Summary: For four friends it is supposed to be a weekend of fun… and of course love. Jason (Dean Kirkwright) and Natasha (Tara Reid) are a steady couple… although she thinks he can be a bit of an idiot sometimes. While Jason’s friend Donkey (Sam Coward) plans on using the weekend as a way to impress Melanie (Alliara Jacques).
The quartet decide to head to the legendary Charlie’s Farm, a farm that is was once the scene of a tragic murder spree instigated by John Wilson (Bill Moseley) who was then murdered by the town’s folk who were tired of the district getting a bad name for the number of backpackers who were going missing in the area.
While the four believe they may be able to find a few things of value at the farm to sell what they don’t expect to confront is John’s mentally disturbed son Charlie (Nathan Jones) who has called the property home since that bloody night.
Australian Cinema Release Date: 4th December, 2014
Australian DVD Release Date: TBA
Director: Chris Sun
Screenwriter: Chris Sun
Cast: David Beamish (Gordon), Cameron Caulfield (Young Charlie Wilson), Sam Coward (Donkey), Mark E. Darin (Jacko), Lindsay Edgecomb (Sally), Genna Chanelle Hayes (Alyssa), Justin Gerardin (Peter), Kane Hodder (Tony Stewart), Allira Jacques (Melanie), Nathan Jones (Charlie Wilson), Madeline Kennedy (Amber), Dean Kirkwright (Jason), Bill Moseley (John Wilson), Darrell Plumridge (Young Blue), Tara Reid (Natasha), Trudi Ross (Merideth)
Runtime: 88 mins
OUR CHARLIE’S FARM REVIEWS & RATINGS:
A lot of people seem to love being able to stick their boot into the Australian film industry at the moment. They can say what they will but it hasn’t prevented Australia from making some pretty decent films over the years. One of the genres that Australian filmmakers have excelled at over the years has been the horror genre. From the Ozploitation films of the 1970s and 1980s through to more modern day films like the underrated Cut that actually became a successful film in Europe, even the team behind the popular Saw franchise and all of its off-shoots also hail from Down Under.
One Australian genre director who has really been somebody to watch over the past few years has been writer/director/producer Chris Sun whose first two feature films, Daddy’s Little Girl and Come And Get Me, had many people labelling him as the next-big-thing. Given that he has also built up one of the best horror effects companies in the world (not just Australia) and it was easy to see why it was only a matter of time before he created an absolute horror gem. Now that may have arrived with Charlie’s Film a film that is going to be lapped up by those who have enjoyed films like Storm Warning… and once again reminds horror fans right around the world just how nasty Australian horror can be.
As a film itself Charlie’s Farm doesn’t bring much new to the genre. It is your standard slash, impale, crush and whatever style of horror but it is the fact that the film seems to elevate itself into the higher realm of this genre alongside the films of Rob Zombie that should fans of Australian cinema very excited. This is a return to good old fashioned horror that has audiences hollering in the cinema and you know it’s going to be lapped up by those that enjoy their horror on the hardcore side.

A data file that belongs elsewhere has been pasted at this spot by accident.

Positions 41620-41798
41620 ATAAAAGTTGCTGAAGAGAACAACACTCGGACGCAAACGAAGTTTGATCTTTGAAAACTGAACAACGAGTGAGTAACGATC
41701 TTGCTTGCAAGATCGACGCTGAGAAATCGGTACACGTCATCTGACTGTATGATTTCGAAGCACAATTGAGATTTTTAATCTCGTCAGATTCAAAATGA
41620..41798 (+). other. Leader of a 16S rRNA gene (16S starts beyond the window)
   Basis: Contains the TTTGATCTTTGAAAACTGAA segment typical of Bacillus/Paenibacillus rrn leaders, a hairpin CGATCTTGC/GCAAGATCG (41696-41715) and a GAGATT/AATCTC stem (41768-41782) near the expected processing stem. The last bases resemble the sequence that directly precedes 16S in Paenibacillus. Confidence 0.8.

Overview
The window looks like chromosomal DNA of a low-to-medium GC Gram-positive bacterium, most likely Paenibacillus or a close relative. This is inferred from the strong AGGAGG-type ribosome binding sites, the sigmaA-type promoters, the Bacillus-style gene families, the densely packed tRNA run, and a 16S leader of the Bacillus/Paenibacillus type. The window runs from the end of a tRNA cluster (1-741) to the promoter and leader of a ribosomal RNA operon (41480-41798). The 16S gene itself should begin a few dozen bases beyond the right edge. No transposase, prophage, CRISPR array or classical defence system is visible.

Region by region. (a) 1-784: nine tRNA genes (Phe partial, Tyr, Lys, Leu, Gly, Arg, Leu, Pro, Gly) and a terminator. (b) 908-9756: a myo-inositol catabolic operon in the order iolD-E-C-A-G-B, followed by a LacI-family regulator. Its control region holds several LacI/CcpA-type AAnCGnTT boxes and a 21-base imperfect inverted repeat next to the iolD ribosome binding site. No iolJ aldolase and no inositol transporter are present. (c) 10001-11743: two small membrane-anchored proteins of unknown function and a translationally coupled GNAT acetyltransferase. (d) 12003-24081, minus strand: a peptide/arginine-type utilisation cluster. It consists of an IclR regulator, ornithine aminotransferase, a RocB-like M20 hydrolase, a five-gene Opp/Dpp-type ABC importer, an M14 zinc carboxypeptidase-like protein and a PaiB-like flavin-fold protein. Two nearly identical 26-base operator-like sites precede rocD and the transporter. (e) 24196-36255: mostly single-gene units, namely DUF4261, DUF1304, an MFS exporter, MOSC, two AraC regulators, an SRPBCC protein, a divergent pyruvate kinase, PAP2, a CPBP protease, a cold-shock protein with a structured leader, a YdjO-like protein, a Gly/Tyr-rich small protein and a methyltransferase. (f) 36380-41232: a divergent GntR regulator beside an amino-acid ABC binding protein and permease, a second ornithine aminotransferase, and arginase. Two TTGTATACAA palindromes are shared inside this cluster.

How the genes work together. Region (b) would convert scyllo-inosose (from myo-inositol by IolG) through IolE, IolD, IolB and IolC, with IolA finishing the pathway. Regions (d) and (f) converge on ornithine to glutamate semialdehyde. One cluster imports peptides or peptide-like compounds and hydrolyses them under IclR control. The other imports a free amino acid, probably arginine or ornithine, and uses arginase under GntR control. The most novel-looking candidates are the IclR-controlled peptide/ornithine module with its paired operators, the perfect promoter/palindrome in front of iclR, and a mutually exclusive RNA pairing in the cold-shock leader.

One of the most impressive things about Charlie’s Farm is that Chris Sun has built up such a reputation in the horror genre that he has been able to build up an absolute top notch horror cast. Alongside gifted locals like Dean Kirkwright (who shows enough to suggest he has big things ahead of him), Allira Jacques (who is becoming Australia’s next scream-queen) and Sam Coward (who provides great comedic relief), Sun has been able to assemble a cast that also consists of Rob Zombie’s go to man Bill Mossely, Sharknado’s scream-queen Tara Reid and horror legend Kane Hodder… better known as the man behind the Jason mask in the Friday The 13th franchise. Sun has also uncovered another star in former Aussie muscleman Nathan Jones who brings a presence to this film like Kane did to See No Evil. His physical appearance alone on screen is frightening and it won’t be too long before overseas horror directors are lining up to get this guy in their films.
Charlie’s Farm may not bring anything new to the horror table but its brute force is enough to make sure that this is a horror film that is certainly going to be noticed. Some of the dialogue may not be great, but seriously would anybody be expecting Shakespeare from this film, but the film has a load of suspense and the kind of slash gore that true fans of the genre are only too happy to cheer along to. This is one horror film that ticks all the boxes that you are going to be looking for in the genre.
IMDB Rating: Yet to be rated.
Other Subculture Entertainment Charlie’s Farm reviews: For our full Charlie’s Farm review make sure you check out The Good The Bad The Ugly Film Show Ep #108. You can also read Dave’s Charlie’s Farm review on The Book The Film The T-Shirt.